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The Son Heung-min red card episode shows the Premier League need to clean up their act over VAR

Thankfully, the emotion has been drawn from events at Goodison Park on Sunday evening. In the days since, most importantly, Andre Gomes has had a successful surgery and is expected to make a full recovery.

The Football Association have also upheld Tottenham’s appeal against Son Heung-min’s red card and, as a result, he will serve no suspension.

All the practical imperatives have been dealt with and the players, teams and supporters can, hopefully, move on. In fact, more generally, it was a situation which actually showed the game’s rarely-shown better side, exhibited most admirably by Everton's Seamus Coleman, who took it upon himself to visit the Spurs dressing-room to console a devastated Son.

Coleman deserves great praise for helping to diffuse a situation which could have become far nastier. He behaved as a captain should and that reflected well on both him and his club.

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Unfortunately, The FA’s decision hasn’t quite drawn a line under the episode. The short-term issues have been solved, but the role of the PGMOL (the board responsible for match officials) and the Premier League in the matter is worth a second glance – not just because another VAR failure has been laid bare, but because the subsequent failure to properly acknowledge the mistake was indicative of a strange culture of secrecy.

In this case, that began with the Premier League’s statement following the game, in which Martin Atkinson’s decision – which appeared to be based on Gomes' injury rather than the nature of the tackle, and which VAR didn't prompt him to correct – was quickly endorsed and supported.

“The red card for Son was for endangering the safety of a player which happened as a consequence of his initial challenge."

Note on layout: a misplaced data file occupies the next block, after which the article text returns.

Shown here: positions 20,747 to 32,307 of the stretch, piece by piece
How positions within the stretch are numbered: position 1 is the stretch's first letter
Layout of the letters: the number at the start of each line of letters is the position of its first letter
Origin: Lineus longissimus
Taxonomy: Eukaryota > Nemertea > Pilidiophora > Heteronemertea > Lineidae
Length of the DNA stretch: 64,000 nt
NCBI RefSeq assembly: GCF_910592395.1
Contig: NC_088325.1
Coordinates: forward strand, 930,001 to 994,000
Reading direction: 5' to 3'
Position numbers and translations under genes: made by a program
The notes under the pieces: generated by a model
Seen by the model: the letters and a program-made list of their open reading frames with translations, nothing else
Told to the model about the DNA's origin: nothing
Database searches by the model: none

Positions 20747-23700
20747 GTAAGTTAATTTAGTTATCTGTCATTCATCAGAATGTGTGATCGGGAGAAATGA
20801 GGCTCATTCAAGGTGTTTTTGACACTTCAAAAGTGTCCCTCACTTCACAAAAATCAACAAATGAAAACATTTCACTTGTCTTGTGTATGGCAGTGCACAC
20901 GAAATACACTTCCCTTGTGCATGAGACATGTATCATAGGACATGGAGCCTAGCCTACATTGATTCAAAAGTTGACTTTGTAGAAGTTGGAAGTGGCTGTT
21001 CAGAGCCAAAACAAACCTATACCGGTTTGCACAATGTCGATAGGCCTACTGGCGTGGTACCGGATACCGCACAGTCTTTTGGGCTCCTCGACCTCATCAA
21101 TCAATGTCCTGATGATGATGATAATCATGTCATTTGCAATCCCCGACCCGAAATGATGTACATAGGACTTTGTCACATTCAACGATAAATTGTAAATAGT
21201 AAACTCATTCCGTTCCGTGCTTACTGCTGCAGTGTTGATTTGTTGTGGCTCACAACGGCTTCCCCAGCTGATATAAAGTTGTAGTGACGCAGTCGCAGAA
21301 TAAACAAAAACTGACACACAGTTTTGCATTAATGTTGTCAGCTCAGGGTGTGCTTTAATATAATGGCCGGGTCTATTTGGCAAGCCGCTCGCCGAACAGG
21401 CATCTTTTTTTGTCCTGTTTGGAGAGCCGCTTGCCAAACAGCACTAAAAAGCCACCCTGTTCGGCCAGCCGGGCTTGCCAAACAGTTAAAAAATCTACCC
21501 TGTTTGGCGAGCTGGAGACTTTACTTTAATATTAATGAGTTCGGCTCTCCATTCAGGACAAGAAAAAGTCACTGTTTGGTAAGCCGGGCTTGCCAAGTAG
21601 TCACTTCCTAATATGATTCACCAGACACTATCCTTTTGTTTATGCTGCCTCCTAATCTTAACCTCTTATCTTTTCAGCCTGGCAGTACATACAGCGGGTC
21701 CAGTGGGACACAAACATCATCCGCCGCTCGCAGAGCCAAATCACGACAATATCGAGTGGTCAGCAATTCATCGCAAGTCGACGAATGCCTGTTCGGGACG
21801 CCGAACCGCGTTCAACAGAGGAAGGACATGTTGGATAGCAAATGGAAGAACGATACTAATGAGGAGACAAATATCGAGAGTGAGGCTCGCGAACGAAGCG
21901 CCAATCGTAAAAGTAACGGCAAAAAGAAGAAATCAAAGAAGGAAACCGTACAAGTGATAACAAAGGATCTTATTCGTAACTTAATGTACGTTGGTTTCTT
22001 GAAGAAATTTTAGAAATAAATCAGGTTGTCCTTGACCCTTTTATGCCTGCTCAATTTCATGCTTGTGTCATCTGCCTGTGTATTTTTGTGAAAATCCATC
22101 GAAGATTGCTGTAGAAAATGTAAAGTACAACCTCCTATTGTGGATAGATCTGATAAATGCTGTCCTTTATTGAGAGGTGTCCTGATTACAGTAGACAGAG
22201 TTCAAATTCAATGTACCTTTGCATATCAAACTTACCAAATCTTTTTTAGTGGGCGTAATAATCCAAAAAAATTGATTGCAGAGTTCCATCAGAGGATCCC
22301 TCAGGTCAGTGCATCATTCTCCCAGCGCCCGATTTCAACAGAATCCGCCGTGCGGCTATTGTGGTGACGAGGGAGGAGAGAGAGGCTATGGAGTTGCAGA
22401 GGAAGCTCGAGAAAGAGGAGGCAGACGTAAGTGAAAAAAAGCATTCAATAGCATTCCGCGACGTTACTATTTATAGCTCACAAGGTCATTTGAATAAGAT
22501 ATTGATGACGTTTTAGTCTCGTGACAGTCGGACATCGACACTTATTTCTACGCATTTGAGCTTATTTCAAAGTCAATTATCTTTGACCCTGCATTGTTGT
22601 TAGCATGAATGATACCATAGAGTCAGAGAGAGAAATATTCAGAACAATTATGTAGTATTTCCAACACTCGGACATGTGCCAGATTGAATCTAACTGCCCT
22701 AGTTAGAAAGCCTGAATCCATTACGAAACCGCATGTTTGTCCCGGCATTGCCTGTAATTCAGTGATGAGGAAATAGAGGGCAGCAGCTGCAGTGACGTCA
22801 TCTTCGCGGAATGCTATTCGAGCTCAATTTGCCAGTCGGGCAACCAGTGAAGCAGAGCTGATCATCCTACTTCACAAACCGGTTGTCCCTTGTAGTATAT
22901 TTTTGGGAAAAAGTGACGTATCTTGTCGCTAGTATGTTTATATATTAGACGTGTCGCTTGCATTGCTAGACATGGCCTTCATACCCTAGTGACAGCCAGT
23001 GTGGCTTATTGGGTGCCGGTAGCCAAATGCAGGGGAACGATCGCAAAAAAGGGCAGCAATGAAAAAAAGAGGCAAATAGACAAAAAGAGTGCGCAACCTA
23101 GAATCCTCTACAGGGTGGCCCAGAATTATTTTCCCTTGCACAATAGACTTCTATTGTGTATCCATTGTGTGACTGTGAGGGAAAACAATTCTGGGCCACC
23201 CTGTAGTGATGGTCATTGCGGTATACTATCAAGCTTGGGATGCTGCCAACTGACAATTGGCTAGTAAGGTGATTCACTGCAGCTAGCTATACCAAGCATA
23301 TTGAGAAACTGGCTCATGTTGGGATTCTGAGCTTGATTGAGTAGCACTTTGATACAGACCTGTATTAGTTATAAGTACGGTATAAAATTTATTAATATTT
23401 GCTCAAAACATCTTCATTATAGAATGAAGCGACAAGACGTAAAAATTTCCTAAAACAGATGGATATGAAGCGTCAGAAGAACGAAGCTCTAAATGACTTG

As many pointed out at the time, that threatened to create a very awkward precedent, in which any tackle could then become a sending off if an injury – no matter how misfortunate – was sustained.

Needless to say, with the framing of The FA’s independent verdict, the Premier League’s statement appears now to have been an impulsive, instinctive and myopic attempt to retrospectively justify an officiating botch and circle the wagons around the maligned VAR system.

Which, in itself, wouldn’t be nearly so troubling if it hadn’t occurred so soon after another curiosity – the adjusted ‘bar’ for penalty decisions, which has clearly been lowered in spite of claims to the contrary.

The Premier League clubs will meet in the middle of November to formally discuss the use of VAR, but the recent surge in penalty awards clearly indicates that a change in refereeing policy has taken place. Consider, for example, the two recent incidents involving Gerard Deulofeu: the Jan Vertonghen tackle at White Hart Lane which wasn’t deemed a penalty and, more recently, the Jorginho trip that was.

The difference cannot just be explained by a variance in interpretation; a different standard was being applied. As it was for Everton’s visit to Brighton, for the ludicrously soft penalty awarded against Michael Keane. Or the one given in favour of Daniel James during the same weekend, after a tackle by Norwich’s Ben Godfrey.

The refusal to be more open is hard to comprehend, particularly given how important communication was always going to be crucial to VAR’s acceptance. Unfortunately, that depends on a pair of organisations – the Premier League and the PGMOL – whose habit is to finesse situations in their favour and find a way around having to acknowledge a mistake.

With regard to the PGMOL, these clandestine tendencies have been suspected for some time. In September 2016, former referee Mark Halsey revealed on social media that he had been encouraged to pretend that he hadn’t seen controversial incidents in matches.

In claims that were refuted, Halsey also suggested that he was pressured into not including such events in his match reports, to allow for retrospective action to take place against players.  

If the accusation is believed and accepted as being representative of a certain attitude, it portrays an organisation with an almost infantile fear of accountability. One in which acknowledging mistakes is anathema to procedure and where admitting weakness or culpability is seen as fundamental to preserving credibility.

Describing that as juvenile would be generous. With regards to VAR, it’s also counter-productive. Because of the nature of the issue, its sensitivity, and the inevitable, periodic need for trial and error, compromise and the occasional mea culpa, it’s just not possible to proceed in the same way. It can't be so political; there can't be spin.

Instead, the conversations about VAR have to be co-operative. Admitting mistakes is also important, because it reassures supporters that obvious flaws aren’t just being ignored and that some kind of refinement is taking place. That kind of transparency is fundamental to this process.

Unfortunately, on current evidence, the necessary organisational maturity to provide it just doesn’t seem to exist.   

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